Cheryl is the protagonist of Miranda July's very funny debut novel, “The First Bad Man,” and she's such an acute observer that her life is never as pathetic to the reader as it appears to the people around her.... Challenging work tends to incite readerly resistance, and I'd bet that “The First Bad Man” will not be exempt from this rule. The violence of the women's relationship will probably turn some readers away, though I found no real shock in it, mostly a sense of glee and wild expansion. July's descriptions of the grosser aspects of personal hygiene made me queasy, but they engaged personal taboos more than global ones. Of greater concern was the novel's strained airlessness.... When we're talking about literary fiction, art is the goal, and a book without vitality is a book without art. That's not a problem for “The First Bad Man,” which makes for a wry, smart companion on any day. It's warm. It has a heartbeat and a pulse. This is a book that is painfully alive.
—New York Times
Each story thread opens up a world of possibilities, and the delight is watching July draw them tighter. Her sharp wit and terrific prose rush the story along, pulling the reader along with it, even at times...when in less gifted hands, gentle reader might go Ewww.... Geeky, precise, obsessive-compulsive and withdrawn as she is, Cheryl is likeable — almost lovable — because July is a brilliant stylist, and better yet, she's funny. And, in the messy, darkly comic, astonishing world the author opens to us, Cheryl will find the love of her life. This book couldn't be better.
—Miami Herald
Miranda July understands both vulnerability and compassion. Cheryl unfolds and refolds into herself as her weird and unfathomable world slowly becomes normal and manageable. Read THE FIRST BAD MAN, not because you will find yourself there, but because you may come to another understanding of how to laugh at and love yourself.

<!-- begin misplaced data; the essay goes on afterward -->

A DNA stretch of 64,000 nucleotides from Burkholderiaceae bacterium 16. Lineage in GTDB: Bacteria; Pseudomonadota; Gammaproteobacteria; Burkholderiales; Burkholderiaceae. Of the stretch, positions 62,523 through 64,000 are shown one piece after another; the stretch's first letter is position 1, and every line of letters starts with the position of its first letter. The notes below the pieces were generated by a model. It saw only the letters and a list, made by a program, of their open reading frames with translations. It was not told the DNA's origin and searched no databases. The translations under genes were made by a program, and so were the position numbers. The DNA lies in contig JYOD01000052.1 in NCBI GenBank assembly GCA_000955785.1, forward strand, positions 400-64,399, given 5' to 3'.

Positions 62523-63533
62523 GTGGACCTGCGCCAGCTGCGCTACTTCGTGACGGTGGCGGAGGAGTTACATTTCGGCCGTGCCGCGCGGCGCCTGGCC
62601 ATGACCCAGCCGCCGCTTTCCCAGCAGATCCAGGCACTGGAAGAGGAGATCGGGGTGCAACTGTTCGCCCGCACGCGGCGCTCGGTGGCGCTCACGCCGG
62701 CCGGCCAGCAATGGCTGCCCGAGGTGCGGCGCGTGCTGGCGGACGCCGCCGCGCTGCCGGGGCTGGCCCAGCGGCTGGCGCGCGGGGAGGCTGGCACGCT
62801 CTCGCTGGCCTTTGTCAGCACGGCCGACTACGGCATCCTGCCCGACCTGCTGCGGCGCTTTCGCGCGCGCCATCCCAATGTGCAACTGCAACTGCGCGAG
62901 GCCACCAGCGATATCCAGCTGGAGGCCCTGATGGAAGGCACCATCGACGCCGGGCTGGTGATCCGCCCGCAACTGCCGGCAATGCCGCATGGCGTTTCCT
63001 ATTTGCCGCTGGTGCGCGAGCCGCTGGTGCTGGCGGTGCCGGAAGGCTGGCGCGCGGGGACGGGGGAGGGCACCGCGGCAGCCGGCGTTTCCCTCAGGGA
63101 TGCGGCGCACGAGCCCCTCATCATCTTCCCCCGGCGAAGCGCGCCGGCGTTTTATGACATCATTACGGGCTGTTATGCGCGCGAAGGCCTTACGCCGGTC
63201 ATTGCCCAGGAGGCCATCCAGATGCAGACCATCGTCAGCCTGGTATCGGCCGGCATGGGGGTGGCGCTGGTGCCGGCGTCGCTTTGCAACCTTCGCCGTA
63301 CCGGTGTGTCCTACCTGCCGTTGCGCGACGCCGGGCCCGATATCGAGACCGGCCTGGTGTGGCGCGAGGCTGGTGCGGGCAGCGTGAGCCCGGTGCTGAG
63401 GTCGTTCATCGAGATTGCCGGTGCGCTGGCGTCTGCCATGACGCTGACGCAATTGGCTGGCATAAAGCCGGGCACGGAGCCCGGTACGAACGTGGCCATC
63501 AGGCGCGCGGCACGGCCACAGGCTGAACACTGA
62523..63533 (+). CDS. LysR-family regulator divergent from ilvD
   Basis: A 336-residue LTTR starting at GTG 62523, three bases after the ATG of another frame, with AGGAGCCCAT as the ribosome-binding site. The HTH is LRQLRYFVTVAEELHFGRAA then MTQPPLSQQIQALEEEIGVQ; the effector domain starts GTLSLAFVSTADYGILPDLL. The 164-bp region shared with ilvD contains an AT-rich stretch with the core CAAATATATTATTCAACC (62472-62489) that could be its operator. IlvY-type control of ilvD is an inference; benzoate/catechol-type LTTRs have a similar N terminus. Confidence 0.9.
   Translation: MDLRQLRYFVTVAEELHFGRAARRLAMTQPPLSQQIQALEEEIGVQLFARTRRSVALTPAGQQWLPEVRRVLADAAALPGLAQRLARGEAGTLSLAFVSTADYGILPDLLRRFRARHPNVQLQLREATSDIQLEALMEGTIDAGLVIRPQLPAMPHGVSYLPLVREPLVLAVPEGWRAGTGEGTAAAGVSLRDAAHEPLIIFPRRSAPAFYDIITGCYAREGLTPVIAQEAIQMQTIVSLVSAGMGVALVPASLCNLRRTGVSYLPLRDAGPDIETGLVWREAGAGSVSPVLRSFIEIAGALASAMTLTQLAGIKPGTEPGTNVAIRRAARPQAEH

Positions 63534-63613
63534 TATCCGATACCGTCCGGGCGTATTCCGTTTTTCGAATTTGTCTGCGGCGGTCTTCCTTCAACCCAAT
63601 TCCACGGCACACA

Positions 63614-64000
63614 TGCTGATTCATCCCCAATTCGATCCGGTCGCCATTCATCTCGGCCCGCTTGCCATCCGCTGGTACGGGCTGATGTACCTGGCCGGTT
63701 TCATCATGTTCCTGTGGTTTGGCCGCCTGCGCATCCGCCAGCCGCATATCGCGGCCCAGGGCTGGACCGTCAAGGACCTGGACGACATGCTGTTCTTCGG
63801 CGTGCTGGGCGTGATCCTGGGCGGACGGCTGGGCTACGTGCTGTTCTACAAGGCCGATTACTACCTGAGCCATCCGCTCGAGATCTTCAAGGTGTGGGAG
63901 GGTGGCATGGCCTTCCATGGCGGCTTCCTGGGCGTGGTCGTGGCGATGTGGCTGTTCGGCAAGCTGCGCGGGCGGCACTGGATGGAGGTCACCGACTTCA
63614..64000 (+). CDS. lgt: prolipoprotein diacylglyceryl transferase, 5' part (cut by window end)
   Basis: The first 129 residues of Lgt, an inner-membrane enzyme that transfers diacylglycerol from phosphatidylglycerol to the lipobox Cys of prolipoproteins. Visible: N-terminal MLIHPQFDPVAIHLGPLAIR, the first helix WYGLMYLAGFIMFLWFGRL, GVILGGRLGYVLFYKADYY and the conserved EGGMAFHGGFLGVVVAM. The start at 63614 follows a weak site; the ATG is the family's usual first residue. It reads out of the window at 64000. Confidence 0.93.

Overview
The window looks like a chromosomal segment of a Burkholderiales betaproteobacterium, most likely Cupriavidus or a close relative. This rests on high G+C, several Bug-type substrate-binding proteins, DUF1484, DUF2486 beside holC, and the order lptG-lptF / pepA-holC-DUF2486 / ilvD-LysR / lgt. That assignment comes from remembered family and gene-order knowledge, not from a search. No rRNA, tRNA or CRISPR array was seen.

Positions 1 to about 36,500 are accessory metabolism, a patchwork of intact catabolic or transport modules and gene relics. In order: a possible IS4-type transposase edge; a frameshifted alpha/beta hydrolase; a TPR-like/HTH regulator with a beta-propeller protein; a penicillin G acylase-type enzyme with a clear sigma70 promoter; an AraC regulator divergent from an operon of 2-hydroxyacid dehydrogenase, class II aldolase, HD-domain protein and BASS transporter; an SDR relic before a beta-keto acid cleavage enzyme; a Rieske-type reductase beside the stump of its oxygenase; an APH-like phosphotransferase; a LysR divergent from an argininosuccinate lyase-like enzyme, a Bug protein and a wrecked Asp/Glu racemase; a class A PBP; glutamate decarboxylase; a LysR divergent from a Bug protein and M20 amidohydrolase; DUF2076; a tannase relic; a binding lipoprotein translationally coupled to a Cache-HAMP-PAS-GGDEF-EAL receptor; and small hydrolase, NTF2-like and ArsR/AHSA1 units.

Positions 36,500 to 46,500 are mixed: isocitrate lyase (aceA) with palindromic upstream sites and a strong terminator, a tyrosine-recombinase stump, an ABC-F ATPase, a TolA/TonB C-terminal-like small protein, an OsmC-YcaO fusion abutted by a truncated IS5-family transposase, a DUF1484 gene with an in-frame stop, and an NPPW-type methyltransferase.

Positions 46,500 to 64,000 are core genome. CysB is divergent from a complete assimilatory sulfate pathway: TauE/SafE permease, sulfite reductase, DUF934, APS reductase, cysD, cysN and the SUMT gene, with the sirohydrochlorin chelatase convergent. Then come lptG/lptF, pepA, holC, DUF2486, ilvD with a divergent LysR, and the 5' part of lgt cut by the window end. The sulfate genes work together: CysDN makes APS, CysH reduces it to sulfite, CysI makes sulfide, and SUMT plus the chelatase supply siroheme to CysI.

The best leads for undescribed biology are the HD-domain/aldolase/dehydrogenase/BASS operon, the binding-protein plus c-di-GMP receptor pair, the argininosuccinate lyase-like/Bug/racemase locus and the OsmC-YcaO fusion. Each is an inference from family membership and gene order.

—Bookreporter.com
Emma Bovary, Anna Karenina and Connie Chatterley may have confronted sexist mores and chauvinistic husbands, but this skillfully written comic novel suggests that nothing they faced is as spiritually debilitating as a 21st-century culture that buries any sense of individuality under the weight of psychobabble, narcissism and the necessities of surviving in harmony with company groupthink.... The genius of “The First Bad Man” lies in how deftly July conveys the repression, subversion and manipulation rife in daily interaction. Thinly repressed hostility or inexplicably self-indulgent behavior is the norm among these characters.
—Washington Post
The first novel by the filmmaker and artist Miranda July is like one of those strange mythological creatures that are part one thing, part another — a griffin or a chimera, perhaps, or a sphinx. The novel starts off tentatively, veers into derivative and willfully sensational theater-of-the-absurd drama — part Pinter, part Genet — and then mutates, miraculously, into an immensely moving portrait of motherhood and what it means to take care of a child.
—New York Times
...a darkly comic, frustrating and uneven first novel by Miranda July, who's also a filmmaker and performance artist.... One misses here the hyper-quirky and distinctive charms of July's 2007 story collection, “No one belongs here more than you.”... In Cheryl, July has created a memorable character, someone who discovers something redemptive about herself as a hardworking foster mom after a lifetime of mental illness and being overlooked, unloved and beaten. Trouble is, by the time this sort-of uplift arrives, it's too little too late.
—Minneapolis Star Tribune